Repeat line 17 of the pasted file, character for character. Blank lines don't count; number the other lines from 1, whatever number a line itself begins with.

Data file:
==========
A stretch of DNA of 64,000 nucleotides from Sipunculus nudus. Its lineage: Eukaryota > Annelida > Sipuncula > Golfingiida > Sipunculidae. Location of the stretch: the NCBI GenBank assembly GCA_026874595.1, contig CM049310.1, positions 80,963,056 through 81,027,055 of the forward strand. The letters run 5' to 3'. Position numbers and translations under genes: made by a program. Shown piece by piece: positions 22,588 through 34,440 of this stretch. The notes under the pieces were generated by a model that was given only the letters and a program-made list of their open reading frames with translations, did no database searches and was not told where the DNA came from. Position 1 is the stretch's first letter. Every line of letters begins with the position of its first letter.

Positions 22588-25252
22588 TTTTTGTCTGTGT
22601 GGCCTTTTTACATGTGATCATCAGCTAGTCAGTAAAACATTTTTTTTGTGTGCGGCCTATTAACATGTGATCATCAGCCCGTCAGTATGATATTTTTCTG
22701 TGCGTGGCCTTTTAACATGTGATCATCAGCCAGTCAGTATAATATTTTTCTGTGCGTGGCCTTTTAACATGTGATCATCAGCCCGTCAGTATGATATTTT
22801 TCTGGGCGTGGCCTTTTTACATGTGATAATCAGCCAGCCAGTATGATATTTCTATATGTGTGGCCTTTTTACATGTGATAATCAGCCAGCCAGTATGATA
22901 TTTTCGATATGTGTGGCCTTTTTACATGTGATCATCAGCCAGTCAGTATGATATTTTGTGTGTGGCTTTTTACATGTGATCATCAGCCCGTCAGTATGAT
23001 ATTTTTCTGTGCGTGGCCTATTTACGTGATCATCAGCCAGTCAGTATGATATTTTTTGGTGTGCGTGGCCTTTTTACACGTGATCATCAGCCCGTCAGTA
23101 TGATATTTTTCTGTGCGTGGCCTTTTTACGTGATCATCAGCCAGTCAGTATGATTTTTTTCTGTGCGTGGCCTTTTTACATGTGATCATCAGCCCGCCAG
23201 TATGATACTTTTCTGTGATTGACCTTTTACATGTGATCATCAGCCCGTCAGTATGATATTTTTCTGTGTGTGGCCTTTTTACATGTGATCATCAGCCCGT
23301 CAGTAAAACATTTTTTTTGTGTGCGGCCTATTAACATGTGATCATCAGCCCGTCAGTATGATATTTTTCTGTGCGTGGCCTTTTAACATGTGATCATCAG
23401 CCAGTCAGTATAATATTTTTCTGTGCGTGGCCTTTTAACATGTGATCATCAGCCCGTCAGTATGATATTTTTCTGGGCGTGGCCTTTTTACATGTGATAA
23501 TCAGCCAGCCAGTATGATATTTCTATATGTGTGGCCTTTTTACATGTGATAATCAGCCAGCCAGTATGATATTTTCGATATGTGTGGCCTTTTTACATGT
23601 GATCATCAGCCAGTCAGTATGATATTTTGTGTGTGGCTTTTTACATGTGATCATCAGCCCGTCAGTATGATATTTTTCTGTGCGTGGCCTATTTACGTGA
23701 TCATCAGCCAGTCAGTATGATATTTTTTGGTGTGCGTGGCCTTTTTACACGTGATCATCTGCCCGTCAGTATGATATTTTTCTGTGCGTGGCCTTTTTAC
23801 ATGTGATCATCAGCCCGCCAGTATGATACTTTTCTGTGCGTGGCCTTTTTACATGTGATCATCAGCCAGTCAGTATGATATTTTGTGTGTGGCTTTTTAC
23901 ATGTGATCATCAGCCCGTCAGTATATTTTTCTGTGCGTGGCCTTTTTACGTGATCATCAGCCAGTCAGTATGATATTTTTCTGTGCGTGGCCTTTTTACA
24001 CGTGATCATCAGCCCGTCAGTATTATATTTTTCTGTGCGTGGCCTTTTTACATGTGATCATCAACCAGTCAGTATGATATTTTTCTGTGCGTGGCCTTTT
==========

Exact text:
23901 ATGTGATCATCAGCCCGTCAGTATATTTTTCTGTGCGTGGCCTTTTTACGTGATCATCAGCCAGTCAGTATGATATTTTTCTGTGCGTGGCCTTTTTACA